“I told my colleagues when I was proposing this bill that if this had been the case with our children or grandchildren, we would have risen up in arms a long time ago."

The latest test results show Native American student’s scores in Language Arts, math and science are about 30 percent lower than the scores of white students. Graduation rates are equally dismal.  And it’s not just a Utah problem. While graduation rates nationwide have reached an all-time high, Native students lag significantly.

Earlier this month the commission began drafting a proposal for lawmakers to consider during the next legislative session. One idea is to incorporate Native American history and culture in every Utah classroom. Montana actually requires this. Montana State School Superintendent Denise Juneau says when everyone has an understanding of the history and culture, it makes for much better relationships.

“And of course for Indian students, Indian Education for All when they see themselves present in hallways, in books in the curriculum and what’s being taught in their school, they feel much more connected to that education system as well.”

Under Juneau’s leadership, the state is also addressing the problems that exist on the reservations.

“It’s deep, it’s generational, it’s isolated and it’s concentrated and wherever you have those four components of poverty anywhere in this country, you’re going to have schools that struggle with academic achievement,” Juneau says.

This is where Montana is putting federal dollars to work. With the help of Title 1 funding, the state is providing mental health and social services to students who need the support.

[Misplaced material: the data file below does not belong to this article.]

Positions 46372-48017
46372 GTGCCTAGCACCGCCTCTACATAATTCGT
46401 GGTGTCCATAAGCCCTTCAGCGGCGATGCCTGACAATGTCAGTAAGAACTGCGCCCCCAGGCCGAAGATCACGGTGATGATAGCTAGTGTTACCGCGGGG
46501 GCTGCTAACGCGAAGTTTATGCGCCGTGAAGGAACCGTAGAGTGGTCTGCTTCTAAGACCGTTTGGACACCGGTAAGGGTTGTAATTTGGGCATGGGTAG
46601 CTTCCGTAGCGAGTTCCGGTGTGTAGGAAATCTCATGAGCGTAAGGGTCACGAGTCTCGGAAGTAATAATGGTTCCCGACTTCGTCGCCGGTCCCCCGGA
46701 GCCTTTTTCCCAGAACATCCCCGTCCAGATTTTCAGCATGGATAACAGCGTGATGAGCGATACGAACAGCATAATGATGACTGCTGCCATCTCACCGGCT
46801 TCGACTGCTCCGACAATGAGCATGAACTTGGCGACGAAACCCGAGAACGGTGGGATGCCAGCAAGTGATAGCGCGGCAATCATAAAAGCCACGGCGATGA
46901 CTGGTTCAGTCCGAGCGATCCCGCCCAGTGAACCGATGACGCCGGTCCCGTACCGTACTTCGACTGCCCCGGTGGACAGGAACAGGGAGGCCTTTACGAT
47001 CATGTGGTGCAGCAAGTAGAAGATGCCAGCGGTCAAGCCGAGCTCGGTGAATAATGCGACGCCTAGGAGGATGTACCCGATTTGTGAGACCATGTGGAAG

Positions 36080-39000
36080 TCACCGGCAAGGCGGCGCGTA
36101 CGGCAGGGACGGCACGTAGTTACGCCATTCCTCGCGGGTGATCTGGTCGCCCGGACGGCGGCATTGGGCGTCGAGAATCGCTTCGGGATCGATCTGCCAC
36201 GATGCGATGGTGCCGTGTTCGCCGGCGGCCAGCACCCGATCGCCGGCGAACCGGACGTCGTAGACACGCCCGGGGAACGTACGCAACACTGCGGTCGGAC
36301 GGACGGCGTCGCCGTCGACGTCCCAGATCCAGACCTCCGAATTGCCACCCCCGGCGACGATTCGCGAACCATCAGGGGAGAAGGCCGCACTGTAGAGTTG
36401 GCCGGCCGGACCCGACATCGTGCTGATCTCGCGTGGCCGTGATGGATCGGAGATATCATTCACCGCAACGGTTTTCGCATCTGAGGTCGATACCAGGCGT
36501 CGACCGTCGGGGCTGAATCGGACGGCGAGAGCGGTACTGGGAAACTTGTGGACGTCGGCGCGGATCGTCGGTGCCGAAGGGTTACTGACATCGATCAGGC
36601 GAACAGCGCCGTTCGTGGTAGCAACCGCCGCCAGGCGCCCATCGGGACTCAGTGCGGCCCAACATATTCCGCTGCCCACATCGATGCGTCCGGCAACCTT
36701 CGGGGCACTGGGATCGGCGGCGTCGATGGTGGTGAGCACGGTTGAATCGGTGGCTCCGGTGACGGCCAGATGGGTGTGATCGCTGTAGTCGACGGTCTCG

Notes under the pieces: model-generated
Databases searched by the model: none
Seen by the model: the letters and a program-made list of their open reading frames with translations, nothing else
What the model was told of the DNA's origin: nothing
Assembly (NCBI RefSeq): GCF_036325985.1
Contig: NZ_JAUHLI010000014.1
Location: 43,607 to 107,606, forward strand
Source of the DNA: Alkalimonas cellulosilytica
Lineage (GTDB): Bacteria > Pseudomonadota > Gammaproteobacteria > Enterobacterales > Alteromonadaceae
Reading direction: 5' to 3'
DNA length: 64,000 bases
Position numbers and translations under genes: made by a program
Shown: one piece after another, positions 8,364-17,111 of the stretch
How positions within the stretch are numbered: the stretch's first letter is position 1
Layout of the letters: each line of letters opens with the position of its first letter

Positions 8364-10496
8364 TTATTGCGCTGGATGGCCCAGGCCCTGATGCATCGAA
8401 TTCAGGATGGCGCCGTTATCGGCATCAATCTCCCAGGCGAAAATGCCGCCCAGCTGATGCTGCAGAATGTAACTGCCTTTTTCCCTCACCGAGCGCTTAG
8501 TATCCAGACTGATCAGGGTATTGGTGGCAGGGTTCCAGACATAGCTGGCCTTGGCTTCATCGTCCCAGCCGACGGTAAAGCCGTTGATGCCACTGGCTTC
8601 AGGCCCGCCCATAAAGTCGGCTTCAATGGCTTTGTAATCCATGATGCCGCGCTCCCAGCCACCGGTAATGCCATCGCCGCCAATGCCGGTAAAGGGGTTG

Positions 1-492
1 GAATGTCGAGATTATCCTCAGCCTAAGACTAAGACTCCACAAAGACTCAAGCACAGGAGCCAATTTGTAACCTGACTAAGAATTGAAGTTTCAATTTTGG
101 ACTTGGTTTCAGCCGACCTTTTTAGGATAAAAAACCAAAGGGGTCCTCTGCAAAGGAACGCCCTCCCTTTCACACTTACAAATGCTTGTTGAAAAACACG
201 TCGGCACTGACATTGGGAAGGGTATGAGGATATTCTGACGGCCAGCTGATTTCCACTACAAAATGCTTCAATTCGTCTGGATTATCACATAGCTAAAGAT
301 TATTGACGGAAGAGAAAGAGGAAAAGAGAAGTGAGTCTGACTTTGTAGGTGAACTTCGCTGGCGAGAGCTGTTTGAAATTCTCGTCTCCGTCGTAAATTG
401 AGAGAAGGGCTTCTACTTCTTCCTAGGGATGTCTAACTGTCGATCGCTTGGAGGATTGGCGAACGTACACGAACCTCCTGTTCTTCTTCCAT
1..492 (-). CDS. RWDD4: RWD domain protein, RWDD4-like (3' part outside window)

“I’m in those communities a lot,” Juneau says. “It takes a lot of attention. It takes money and it takes sort of a full-court press.” 

Back in San Juan County, Davik Mitchell graduated from Whitehorse High School in June. He was offered several scholarships to attend Utah State University in Blanding, but decided instead to enlist in the Army Reserve.  

“I would want to come back but I don’t know if there would be anything to come back to,” Mitchell says. “There would be no way to support myself here.”

This year, Mitchell will join hundreds, if not thousands of Native American high school graduates across Utah, who are struggling with the same problem. 

Whittney Evans grew up southern Ohio and has worked in public radio since 2005. She has a communications degree from Morehead State University in Morehead, Kentucky, where she learned the ropes of reporting, producing and hosting. Whittney moved to Utah in 2009 where she became a reporter, producer and morning host at KCPW. Her reporting ranges from the hyper-local issues affecting Salt Lake City residents, to state-wide issues of national interest. Outside of work, she enjoys playing the guitar and getting to know the breathtaking landscape of the Mountain West.